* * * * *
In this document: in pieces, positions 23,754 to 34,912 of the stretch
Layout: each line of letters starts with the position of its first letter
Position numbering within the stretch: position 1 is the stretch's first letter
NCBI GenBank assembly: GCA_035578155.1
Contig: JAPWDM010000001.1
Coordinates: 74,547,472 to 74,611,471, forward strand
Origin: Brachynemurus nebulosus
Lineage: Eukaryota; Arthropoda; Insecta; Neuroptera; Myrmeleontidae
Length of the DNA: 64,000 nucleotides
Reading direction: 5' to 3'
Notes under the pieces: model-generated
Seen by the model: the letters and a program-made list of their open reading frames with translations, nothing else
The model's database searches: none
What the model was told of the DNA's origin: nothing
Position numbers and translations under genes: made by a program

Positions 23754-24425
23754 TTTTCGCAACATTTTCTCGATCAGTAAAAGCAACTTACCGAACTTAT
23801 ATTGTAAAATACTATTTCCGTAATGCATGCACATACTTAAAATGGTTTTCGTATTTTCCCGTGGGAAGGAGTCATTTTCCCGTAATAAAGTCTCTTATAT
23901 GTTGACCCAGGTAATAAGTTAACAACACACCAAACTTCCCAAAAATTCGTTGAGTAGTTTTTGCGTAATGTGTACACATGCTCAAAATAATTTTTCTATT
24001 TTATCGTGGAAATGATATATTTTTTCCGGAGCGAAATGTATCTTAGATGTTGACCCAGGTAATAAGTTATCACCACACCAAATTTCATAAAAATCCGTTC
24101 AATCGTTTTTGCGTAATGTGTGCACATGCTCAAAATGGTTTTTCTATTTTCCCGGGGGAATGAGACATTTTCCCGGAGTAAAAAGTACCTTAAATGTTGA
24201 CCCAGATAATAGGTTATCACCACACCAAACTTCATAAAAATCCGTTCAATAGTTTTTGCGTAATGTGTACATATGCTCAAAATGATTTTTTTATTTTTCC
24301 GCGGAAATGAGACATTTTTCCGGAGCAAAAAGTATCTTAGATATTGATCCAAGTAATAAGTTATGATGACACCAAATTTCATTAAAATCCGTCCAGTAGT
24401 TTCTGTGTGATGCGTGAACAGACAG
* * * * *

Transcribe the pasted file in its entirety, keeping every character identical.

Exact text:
In this document: in pieces, positions 23,754 to 34,912 of the stretch
Layout: each line of letters starts with the position of its first letter
Position numbering within the stretch: position 1 is the stretch's first letter
NCBI GenBank assembly: GCA_035578155.1
Contig: JAPWDM010000001.1
Coordinates: 74,547,472 to 74,611,471, forward strand
Origin: Brachynemurus nebulosus
Lineage: Eukaryota; Arthropoda; Insecta; Neuroptera; Myrmeleontidae
Length of the DNA: 64,000 nucleotides
Reading direction: 5' to 3'
Notes under the pieces: model-generated
Seen by the model: the letters and a program-made list of their open reading frames with translations, nothing else
The model's database searches: none
What the model was told of the DNA's origin: nothing
Position numbers and translations under genes: made by a program

Positions 23754-24425
23754 TTTTCGCAACATTTTCTCGATCAGTAAAAGCAACTTACCGAACTTAT
23801 ATTGTAAAATACTATTTCCGTAATGCATGCACATACTTAAAATGGTTTTCGTATTTTCCCGTGGGAAGGAGTCATTTTCCCGTAATAAAGTCTCTTATAT
23901 GTTGACCCAGGTAATAAGTTAACAACACACCAAACTTCCCAAAAATTCGTTGAGTAGTTTTTGCGTAATGTGTACACATGCTCAAAATAATTTTTCTATT
24001 TTATCGTGGAAATGATATATTTTTTCCGGAGCGAAATGTATCTTAGATGTTGACCCAGGTAATAAGTTATCACCACACCAAATTTCATAAAAATCCGTTC
24101 AATCGTTTTTGCGTAATGTGTGCACATGCTCAAAATGGTTTTTCTATTTTCCCGGGGGAATGAGACATTTTCCCGGAGTAAAAAGTACCTTAAATGTTGA
24201 CCCAGATAATAGGTTATCACCACACCAAACTTCATAAAAATCCGTTCAATAGTTTTTGCGTAATGTGTACATATGCTCAAAATGATTTTTTTATTTTTCC
24301 GCGGAAATGAGACATTTTTCCGGAGCAAAAAGTATCTTAGATATTGATCCAAGTAATAAGTTATGATGACACCAAATTTCATTAAAATCCGTCCAGTAGT
24401 TTCTGTGTGATGCGTGAACAGACAG